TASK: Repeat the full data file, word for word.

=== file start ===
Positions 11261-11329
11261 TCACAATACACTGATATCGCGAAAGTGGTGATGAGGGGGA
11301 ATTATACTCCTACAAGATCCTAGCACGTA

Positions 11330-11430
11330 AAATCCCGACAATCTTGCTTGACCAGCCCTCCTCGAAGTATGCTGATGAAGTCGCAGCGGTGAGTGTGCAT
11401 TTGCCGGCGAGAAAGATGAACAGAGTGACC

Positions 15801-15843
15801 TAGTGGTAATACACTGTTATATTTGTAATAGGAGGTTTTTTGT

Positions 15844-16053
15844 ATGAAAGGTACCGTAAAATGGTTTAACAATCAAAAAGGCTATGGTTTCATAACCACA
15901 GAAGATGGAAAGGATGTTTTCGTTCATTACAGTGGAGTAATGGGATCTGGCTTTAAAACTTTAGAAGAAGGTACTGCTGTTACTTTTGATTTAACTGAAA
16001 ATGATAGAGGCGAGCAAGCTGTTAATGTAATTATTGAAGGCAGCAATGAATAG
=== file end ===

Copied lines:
Positions 11261-11329
11261 TCACAATACACTGATATCGCGAAAGTGGTGATGAGGGGGA
11301 ATTATACTCCTACAAGATCCTAGCACGTA

Positions 11330-11430
11330 AAATCCCGACAATCTTGCTTGACCAGCCCTCCTCGAAGTATGCTGATGAAGTCGCAGCGGTGAGTGTGCAT
11401 TTGCCGGCGAGAAAGATGAACAGAGTGACC

Positions 15801-15843
15801 TAGTGGTAATACACTGTTATATTTGTAATAGGAGGTTTTTTGT

Positions 15844-16053
15844 ATGAAAGGTACCGTAAAATGGTTTAACAATCAAAAAGGCTATGGTTTCATAACCACA
15901 GAAGATGGAAAGGATGTTTTCGTTCATTACAGTGGAGTAATGGGATCTGGCTTTAAAACTTTAGAAGAAGGTACTGCTGTTACTTTTGATTTAACTGAAA
16001 ATGATAGAGGCGAGCAAGCTGTTAATGTAATTATTGAAGGCAGCAATGAATAG